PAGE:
A health care ‘pathway’
Given that recruitment and retention is an industry-wide challenge, home care providers are voicing their support for immigration reform, and are willing to throw their weight behind meaningful employment-based visa policies.
“Numbers show that a huge percentage of our caregivers are immigrants,” Peter Ross, CEO and co-founder of Senior Helpers, told HHCN.
Maryland-based Senior Helpers is an international home care franchise with more than 300 locations worldwide, serving roughly 25,000 clients. In addition to his role with Senior Helpers, Ross also serves as president of the Home Care Association of America’s board of directors (HCAOA).
Washington, D.C.-based HCAOA is a home care industry trade association that represents nearly 3,000 home-based care companies in state and federal advocacy efforts.
“That’s why we, both as an industry and as an association, have really tried to prompt Congress to open their eyes to the need for finding a pathway for immigrants to work in the health care field based on the demand that we have with our aging population,” Ross said.
Already, there aren’t enough caregivers to comfortably support the preference of older adults to safely age in place.
If the flow of immigration isn’t supported — or if it is reduced — that preference would become a pipe dream, according to Ross.
“If there is no proper immigration reform … and no workers to do the work, families will be forced to put their loved ones into a facility,” he said. “There are some wonderful facilities out there, but that’s not what the people want. That senior wants to age in place for the rest of his or her life.”
When it comes to advancing immigration reform that would benefit the home care industry, the current administration poses challenges, according to Ross.
“Unfortunately, in Washington, it’s a very polarizing situation between the democrats and republicans,” he said. “I’m sure you’ve heard ‘build a wall’ and ‘stop illegal immigration.’”
While immigration efforts have been slow, experts point to the passage of the American Dream and Promise Act of 2019 as a step in the right direction.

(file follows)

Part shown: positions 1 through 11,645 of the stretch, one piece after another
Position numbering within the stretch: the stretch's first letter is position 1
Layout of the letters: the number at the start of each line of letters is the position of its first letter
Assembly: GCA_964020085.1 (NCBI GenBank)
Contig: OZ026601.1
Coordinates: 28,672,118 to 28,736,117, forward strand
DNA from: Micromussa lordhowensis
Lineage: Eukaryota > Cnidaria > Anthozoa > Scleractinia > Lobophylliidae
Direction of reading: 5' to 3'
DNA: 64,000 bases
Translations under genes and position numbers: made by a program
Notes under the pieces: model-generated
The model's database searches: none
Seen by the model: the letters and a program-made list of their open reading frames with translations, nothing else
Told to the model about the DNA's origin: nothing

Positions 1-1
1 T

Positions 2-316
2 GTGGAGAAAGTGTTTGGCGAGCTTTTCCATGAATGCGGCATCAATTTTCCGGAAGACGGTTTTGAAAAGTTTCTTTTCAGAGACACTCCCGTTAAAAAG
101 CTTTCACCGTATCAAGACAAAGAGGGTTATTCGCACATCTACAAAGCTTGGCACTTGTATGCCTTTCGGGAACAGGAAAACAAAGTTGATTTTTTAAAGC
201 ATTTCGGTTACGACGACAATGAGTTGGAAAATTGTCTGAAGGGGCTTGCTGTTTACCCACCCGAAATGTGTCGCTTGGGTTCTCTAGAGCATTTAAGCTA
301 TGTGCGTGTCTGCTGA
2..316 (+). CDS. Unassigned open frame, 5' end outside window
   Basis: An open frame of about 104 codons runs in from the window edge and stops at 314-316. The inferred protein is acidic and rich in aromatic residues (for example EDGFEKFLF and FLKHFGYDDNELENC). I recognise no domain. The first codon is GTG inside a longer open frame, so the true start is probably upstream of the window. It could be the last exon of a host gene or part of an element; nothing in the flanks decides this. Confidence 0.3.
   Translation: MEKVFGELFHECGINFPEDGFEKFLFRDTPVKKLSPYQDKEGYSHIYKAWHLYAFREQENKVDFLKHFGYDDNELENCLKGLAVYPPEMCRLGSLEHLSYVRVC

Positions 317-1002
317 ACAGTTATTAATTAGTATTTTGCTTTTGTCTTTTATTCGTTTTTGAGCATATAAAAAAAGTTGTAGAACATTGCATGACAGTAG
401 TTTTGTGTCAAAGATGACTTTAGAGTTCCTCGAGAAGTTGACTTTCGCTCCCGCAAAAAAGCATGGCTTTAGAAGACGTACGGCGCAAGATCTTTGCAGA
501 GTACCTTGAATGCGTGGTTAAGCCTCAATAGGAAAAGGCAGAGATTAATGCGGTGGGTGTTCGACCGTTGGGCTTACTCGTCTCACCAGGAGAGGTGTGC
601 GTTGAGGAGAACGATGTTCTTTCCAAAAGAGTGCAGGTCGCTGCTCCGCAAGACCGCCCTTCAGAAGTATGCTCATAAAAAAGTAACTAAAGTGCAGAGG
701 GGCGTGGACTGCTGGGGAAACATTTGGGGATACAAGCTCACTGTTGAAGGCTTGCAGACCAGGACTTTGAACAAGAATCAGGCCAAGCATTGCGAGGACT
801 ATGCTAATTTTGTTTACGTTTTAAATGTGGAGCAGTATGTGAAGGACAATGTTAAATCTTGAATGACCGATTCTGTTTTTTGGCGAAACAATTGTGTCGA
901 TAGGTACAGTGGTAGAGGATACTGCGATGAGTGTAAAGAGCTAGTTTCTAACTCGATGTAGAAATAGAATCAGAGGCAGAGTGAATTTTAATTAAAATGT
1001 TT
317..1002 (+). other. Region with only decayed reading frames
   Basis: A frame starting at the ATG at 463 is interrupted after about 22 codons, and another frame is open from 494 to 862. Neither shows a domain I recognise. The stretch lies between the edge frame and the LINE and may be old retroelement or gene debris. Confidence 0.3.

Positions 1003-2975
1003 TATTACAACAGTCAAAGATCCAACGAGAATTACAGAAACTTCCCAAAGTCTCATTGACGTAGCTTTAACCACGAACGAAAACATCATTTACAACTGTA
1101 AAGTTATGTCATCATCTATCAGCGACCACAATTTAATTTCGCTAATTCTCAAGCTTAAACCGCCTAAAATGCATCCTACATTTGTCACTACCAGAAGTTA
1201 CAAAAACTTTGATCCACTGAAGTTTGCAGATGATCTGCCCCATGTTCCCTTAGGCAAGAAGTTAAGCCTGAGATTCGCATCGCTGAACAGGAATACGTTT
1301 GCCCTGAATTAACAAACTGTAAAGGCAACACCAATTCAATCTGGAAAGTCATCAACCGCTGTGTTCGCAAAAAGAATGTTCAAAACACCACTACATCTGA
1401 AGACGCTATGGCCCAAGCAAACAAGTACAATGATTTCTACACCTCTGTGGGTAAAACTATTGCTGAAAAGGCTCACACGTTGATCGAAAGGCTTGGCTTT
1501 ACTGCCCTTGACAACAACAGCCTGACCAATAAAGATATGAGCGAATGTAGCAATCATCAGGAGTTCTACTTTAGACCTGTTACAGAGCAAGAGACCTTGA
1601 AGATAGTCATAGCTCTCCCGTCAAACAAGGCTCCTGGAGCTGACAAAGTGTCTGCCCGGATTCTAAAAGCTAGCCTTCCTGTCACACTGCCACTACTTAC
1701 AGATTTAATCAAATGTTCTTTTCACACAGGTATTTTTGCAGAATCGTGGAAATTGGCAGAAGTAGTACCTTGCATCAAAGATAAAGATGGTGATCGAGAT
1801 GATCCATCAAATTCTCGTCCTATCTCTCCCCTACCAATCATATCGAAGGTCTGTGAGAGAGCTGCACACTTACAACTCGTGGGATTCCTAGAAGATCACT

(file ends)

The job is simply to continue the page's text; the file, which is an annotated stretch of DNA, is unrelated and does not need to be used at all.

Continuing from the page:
The U.S. House of Representatives passed the piece of legislation — H.R.6 — on Tuesday. In general, the bill seeks to create a legal path for young undocumented immigrants who were brought to the U.S. as minors.
“That was positive immigration reform effort,” Ross said. “We see some glimmer there relative to what Congress is doing, but we are are also looking at what else we could be doing, specifically regarding the potential for other legislation. That’s something that could be on the horizon based on what Congress did yesterday.”
For now, there is nothing else on the table that HCAOA can throw its support behind, but the association is keeping a close eye on legislation that could negatively impact the home care industry through immigration restriction.
“Right now, there is nothing that we are supporting specifically related to visa-reform, but in general we support the concept,” Phil Bongiorno, executive director of HCAOA, told HHCN
Besides Senior Helpers, immigration reform has also been a point of focus for Moorestown, New Jersey-based home health company Bayada.
“A curtailed immigration policy is going to affect the supply of our home care nurses and aides throughout the country,” Bayada Chief Government Affairs Officer David Totaro previously told HHCN.